about Jennifer Buxton
Jennifer Buxton started to draw people and animals when she was very young, and by the age of 10 she was taking weekly lessons with Marguerite Frobisher at her School of Animal Painting in Bushey, Hertfordshire (England). At 18, she gained a scholorship to the Byam Shaw School in Kensington, where she won a prize in her final year.
She initially worked with oils and pastels, but after marrying a young naval officer, Victor Buxton, in 1958 and, while bringing up her young family, she started to paint miniature portraits in watercolor being inspired by an elderly professional miniaturist, Boyd Waters. Her talent for recreating a likeness was prodigious, and after a period of experimentation she perfected her own method of painting tiny portraits on ivory and vellum and, over a number of years, became aclaimed as one of the UK's best miniature portrait painters.
Jennifer was elected into the Royal Society of Miniature Painters, Sculptors and Engravers (RMS) in 1969, served as the society's Honorary Secretary for nine years, and was on the Board of Governors of the Federation of British Artists. In 1985 she was awarded the Royal Miniature Society's Gold Bowl in its inaugural year for the best miniature portrait in an exhibition of over 700 works. She won the Bell Award for the best miniature portrait in the Hilliard Society Exhibition in 1986, and the Mundy Sovereign Award for the best portrait in the RMS Exhibition in 1987. She exhibited work all over the UK, as well as in Paris, Canada and the USA where she won the prize for best portrait at the Miniature Society of Florida Exhibition in 1993.
Jennifer recieving the 1985 Gold Bowl Award from RMS President Suzanne Lucas
Jennifer's winning portrait for the 1985 Gold Bowl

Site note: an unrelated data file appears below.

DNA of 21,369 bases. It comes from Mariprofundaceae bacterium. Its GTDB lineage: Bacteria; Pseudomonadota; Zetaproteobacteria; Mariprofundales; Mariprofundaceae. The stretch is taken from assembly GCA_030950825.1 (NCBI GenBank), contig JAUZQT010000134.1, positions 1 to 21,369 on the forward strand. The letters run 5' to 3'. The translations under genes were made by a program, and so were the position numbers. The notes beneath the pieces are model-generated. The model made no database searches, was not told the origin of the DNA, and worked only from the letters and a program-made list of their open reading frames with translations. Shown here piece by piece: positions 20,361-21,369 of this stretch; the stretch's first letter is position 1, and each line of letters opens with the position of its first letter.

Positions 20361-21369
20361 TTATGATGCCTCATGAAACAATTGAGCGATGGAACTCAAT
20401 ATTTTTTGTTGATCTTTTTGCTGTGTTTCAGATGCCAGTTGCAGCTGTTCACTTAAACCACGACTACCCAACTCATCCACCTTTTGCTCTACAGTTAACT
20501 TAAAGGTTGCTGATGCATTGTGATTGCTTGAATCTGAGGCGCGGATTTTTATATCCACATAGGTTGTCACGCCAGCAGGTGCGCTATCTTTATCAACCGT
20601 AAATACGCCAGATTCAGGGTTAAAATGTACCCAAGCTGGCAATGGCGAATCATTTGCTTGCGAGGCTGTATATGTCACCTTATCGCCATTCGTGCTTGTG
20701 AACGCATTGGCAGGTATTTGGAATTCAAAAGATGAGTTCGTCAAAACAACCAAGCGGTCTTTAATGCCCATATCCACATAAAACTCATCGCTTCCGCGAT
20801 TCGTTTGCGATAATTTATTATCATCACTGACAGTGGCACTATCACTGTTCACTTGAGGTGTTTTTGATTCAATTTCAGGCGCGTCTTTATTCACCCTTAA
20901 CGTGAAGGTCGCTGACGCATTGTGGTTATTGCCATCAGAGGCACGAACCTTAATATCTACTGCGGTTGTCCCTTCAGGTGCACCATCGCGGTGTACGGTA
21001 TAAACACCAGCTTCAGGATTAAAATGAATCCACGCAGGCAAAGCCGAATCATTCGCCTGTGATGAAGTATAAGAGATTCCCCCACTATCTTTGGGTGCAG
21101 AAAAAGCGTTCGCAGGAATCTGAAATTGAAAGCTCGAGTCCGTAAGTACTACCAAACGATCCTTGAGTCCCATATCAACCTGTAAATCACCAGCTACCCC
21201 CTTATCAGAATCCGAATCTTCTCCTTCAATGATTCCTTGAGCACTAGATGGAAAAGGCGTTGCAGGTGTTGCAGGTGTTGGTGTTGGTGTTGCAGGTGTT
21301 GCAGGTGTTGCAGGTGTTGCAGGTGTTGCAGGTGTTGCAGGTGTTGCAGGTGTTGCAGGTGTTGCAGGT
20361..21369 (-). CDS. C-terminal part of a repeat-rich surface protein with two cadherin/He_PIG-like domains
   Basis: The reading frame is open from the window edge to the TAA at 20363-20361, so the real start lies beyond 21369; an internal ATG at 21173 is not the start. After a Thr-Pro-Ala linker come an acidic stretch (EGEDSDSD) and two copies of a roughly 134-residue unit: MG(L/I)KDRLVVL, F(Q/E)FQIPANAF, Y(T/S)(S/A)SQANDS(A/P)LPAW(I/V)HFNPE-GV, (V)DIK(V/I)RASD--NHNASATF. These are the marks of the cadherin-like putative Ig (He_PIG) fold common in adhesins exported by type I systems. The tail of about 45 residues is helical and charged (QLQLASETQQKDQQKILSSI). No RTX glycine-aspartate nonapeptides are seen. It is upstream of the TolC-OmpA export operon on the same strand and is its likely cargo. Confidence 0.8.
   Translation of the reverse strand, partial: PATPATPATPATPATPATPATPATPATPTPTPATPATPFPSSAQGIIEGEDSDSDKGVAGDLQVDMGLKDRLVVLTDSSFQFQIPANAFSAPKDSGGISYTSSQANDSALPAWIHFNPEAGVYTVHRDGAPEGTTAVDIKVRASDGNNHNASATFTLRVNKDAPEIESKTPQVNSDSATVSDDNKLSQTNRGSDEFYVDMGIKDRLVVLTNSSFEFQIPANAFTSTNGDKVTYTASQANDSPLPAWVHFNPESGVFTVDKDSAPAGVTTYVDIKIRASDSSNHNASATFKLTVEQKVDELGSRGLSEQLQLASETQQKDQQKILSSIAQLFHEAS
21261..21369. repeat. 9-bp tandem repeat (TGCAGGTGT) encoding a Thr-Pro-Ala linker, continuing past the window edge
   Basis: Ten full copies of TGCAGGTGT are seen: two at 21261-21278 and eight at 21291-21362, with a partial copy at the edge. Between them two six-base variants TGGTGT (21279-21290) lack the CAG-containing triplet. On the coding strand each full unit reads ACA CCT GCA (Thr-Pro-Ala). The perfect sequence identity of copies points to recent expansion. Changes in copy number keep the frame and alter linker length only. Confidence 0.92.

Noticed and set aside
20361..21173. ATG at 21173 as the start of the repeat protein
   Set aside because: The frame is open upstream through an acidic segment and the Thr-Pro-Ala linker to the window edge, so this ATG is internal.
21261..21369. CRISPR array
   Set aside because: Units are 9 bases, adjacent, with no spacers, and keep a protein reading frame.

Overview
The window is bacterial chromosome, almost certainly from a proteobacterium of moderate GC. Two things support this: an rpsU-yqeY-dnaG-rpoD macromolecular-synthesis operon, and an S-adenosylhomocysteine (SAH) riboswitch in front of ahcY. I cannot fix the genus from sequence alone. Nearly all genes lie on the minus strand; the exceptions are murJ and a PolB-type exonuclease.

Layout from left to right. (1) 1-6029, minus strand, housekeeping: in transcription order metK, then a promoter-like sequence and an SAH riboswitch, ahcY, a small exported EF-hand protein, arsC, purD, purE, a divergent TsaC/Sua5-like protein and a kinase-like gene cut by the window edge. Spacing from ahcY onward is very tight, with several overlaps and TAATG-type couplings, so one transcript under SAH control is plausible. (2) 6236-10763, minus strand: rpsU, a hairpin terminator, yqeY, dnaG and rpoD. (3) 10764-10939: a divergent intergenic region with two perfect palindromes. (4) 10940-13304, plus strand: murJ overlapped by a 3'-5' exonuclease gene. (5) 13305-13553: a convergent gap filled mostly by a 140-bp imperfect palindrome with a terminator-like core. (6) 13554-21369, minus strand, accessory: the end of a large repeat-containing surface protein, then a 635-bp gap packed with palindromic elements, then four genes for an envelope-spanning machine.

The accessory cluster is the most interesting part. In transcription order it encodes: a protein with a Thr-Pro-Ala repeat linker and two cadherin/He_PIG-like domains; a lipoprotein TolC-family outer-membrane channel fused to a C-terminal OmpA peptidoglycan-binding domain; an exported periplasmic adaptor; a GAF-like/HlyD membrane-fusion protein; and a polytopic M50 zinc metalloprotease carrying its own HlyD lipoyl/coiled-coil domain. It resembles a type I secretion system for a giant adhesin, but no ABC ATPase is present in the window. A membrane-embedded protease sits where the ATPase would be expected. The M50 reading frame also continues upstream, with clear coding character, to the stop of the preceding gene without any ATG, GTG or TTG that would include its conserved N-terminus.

In 1988 Jennifer retired from the Royal Miniature Society to concentrate on painting and drawing in larger formats. Over the ensuing 20 years she continued to build a large collection of work including landscapes of her beloved Lake District, other locations in the UK, Canada, France and Australia, portraits of tigers, horses, dogs, cats, and other animals, and also Her Majesty's submarines. From 1991 to 1994 she was Chairman of the Ulverston Society of Artists, and for many years taught portrait painting in Bardsea and Ulverston. She was in great demand on the local lecture circuit as a speaker on such diverse topics as miniature portrait painting, the adventures of a naval captain's wife, and her ever popular cooking disasters.
After an initial visit to India in 2004, Jennifer spent the last years of her life raising money and awareness for preserving wild tigers
within the Panna and Bandhavgarh National Parks in Madhya Pradesh. With her financial assistance, the school in Madla Villiage
outside the Panna Tiger Reserve was rebuilt and expanded, and the children taken on trips into the park to help them understand how tigers and their natural habitat contribute to the local economy.
After an illness lasting several years, Jennifer Buxton passed away on January 17, 2017 at the age of 79. She is survived by her husband Victor, and her sons Henry and Tom. She has left a personal legacy of over 3000 pictures and sculptures in many media, as well as portraits and landscapes painted on commission in private collections all over the world.
Epitaphs for Jennifer Buxton RMS HS
Jennifer was the very first miniature painter I ever met. She impressed me immediately by the amazing quality of her work. Not only was she an outstanding master miniaturist, Jennifer was a truly lovely person. Always smiling, she always transmitted her enthusiasm for everything she did to those around her.
Bill Mundy, RMS